Basic necessities ready for new refugees
Posted at 4:05pm Monday 09 Oct, 2017 | By Sam Gardner firstname.lastname@example.org
Tauranga Red Cross service manager Julie Forest (centre) receives more than 30 toiletry gift bags from Tauranga Soroptimists (from left) Bev Hayman, Betty Owen, Sandra Johnston, Doreen Salter and Dell Little.
More than 30 bags containing everyday necessities were gifted by the Tauranga Soroptimist Club to the Red Cross recently.
The bags, which contain toiletry and personal hygiene items, are a part of a club project which aims to assist refugee women entering the country.
The items have been collected by women in the club, sorted into bags and taken to the Hamilton Red Cross centre where they are distributed to new refugees.
Tauranga Soroptimist member Betty Owen says the bags are a good way to provide basic necessities for those entering the country.
“Basically the bags are made up with all your toiletry needs and they just help refugees to feel a bit of dignity,” says Betty.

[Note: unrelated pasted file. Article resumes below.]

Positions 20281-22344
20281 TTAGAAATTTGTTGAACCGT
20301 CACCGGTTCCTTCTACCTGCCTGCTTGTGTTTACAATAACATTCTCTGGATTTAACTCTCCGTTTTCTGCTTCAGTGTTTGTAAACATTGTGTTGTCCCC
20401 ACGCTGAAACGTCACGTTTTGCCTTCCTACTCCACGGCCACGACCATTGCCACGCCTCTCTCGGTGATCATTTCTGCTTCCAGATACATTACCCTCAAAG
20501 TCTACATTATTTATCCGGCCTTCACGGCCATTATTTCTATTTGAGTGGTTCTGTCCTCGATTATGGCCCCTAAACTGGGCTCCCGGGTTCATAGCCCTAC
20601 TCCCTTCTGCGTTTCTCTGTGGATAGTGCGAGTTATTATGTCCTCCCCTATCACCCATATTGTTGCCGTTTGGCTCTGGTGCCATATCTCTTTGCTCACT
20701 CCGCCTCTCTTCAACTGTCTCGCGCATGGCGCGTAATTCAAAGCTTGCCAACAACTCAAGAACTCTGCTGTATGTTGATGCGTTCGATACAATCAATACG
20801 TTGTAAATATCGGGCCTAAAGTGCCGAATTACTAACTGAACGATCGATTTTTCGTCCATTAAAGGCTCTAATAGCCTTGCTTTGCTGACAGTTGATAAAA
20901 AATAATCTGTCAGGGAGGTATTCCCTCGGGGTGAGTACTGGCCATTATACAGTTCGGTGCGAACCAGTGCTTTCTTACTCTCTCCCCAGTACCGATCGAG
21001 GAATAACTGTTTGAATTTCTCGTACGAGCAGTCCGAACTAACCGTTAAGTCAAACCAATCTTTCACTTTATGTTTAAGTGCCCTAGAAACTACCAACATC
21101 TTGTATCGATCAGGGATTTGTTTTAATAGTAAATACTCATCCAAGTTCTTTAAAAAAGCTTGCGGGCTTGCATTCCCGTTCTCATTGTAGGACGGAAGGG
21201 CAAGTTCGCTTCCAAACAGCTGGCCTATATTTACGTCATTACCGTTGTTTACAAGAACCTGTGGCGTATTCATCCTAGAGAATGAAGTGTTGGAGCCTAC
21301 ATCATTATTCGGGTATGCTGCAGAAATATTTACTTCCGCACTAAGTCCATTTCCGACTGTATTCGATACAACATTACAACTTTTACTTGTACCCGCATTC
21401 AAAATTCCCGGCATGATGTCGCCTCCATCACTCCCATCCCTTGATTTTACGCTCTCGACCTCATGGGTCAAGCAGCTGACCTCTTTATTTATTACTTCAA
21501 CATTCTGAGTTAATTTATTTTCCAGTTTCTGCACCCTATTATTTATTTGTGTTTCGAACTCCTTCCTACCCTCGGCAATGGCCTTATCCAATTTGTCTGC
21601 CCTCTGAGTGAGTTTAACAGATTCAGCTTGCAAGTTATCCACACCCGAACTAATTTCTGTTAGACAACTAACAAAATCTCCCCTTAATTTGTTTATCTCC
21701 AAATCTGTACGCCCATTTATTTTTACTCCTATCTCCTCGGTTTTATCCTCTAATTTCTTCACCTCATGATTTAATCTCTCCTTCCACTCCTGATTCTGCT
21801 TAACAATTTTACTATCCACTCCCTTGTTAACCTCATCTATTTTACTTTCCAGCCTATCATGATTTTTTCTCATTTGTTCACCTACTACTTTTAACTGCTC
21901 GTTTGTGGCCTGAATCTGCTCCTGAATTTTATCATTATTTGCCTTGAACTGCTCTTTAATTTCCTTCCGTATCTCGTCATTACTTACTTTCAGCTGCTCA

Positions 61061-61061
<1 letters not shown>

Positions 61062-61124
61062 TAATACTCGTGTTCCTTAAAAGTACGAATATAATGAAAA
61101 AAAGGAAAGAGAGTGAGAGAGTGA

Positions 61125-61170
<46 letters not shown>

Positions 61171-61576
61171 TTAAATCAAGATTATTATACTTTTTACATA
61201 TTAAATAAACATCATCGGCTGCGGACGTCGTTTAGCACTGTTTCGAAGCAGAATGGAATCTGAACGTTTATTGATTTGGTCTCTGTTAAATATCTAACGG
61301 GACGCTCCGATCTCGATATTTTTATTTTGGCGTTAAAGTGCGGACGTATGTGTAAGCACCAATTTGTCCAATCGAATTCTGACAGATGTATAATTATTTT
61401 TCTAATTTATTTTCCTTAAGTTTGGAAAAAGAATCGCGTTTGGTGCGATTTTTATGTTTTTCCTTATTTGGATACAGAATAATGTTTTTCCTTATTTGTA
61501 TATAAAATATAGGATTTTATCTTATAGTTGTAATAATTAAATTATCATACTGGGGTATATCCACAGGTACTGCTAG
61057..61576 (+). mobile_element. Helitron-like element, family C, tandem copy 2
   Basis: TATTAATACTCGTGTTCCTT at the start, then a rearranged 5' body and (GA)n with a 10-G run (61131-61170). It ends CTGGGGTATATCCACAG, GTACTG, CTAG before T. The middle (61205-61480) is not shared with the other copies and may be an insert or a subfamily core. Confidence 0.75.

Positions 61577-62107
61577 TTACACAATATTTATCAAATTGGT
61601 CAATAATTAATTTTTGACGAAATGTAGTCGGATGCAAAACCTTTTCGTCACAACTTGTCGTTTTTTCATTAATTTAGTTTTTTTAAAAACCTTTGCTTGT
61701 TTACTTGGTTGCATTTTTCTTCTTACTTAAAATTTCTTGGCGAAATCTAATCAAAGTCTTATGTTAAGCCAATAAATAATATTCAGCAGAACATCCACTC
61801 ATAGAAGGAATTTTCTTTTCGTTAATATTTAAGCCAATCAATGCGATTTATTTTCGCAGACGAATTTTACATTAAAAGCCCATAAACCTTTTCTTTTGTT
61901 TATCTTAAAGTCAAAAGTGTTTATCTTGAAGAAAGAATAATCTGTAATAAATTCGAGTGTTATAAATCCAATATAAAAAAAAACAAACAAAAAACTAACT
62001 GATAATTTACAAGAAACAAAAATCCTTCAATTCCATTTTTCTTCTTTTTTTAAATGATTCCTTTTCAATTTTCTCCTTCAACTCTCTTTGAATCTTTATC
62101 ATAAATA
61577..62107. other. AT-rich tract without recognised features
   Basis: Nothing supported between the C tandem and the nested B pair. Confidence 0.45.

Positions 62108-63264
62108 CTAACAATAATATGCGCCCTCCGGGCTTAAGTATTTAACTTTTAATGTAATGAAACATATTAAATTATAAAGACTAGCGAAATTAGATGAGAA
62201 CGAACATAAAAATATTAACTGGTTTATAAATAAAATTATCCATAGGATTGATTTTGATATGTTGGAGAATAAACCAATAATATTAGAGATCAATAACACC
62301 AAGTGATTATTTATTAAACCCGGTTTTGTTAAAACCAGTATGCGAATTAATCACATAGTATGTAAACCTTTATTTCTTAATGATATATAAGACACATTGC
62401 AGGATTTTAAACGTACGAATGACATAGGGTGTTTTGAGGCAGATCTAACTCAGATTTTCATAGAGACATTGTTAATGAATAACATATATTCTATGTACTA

“I think it's about this month when the next refugees will be coming, but we've done them so they're all ready by then.”
“This is about the fourth group of them we've done; it's been quite a task over the last few years, there's at least 120 bags all up.”
Doreen Salter, whose task is to source the products and sort them into the bags, says that it's a good way help ease stress off of those entering the country.
“It's actually quite expensive if you buy the products in the normal run of things.
“They're at least $20 a bag, but because we keep an eye out for bargains and make the bags – it makes it easier.”
“I don't know what their circumstances are when they arrive, but they probably need these items and it's nice to think that we can offer some sort of assistance,” says Doreen.
Bay of Plenty Red Cross humanitarian services coordinator Julie Forest says they are grateful for the donation.
“I think it's a fantastic and thoughtful effort from the Soroptimist Club,” says Julie.
Globally, Soroptimist is a women's organisation whose members volunteer to improve the lives of women and girls through programmes leading to social and economic empowerment.
Approximately 76,000 Soroptimists in more than 120 countries and territories support community–based and global projects benefiting women and girls.
In Tauranga, more than 15 women make up the local Tauranga Soroptimist Club which has been operational for nearly 45 years.
The club is highly involved in advocating for community ventures which positively improve the lives of women.